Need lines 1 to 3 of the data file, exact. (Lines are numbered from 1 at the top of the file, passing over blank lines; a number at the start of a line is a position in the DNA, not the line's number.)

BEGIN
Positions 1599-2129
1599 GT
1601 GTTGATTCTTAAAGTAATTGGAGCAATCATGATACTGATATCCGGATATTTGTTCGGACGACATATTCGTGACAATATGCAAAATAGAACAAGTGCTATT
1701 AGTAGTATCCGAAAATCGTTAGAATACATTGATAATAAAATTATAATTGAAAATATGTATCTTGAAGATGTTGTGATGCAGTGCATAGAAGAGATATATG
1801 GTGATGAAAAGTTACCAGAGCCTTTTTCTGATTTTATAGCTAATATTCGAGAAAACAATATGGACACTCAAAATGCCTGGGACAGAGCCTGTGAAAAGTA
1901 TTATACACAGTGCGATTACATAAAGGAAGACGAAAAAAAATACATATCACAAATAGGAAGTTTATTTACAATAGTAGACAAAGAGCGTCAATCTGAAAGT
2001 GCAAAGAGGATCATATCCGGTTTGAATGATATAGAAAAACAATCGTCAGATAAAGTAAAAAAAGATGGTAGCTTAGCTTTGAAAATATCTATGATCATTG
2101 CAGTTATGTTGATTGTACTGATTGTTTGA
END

Positions 1599-2129
1599 GT
1601 GTTGATTCTTAAAGTAATTGGAGCAATCATGATACTGATATCCGGATATTTGTTCGGACGACATATTCGTGACAATATGCAAAATAGAACAAGTGCTATT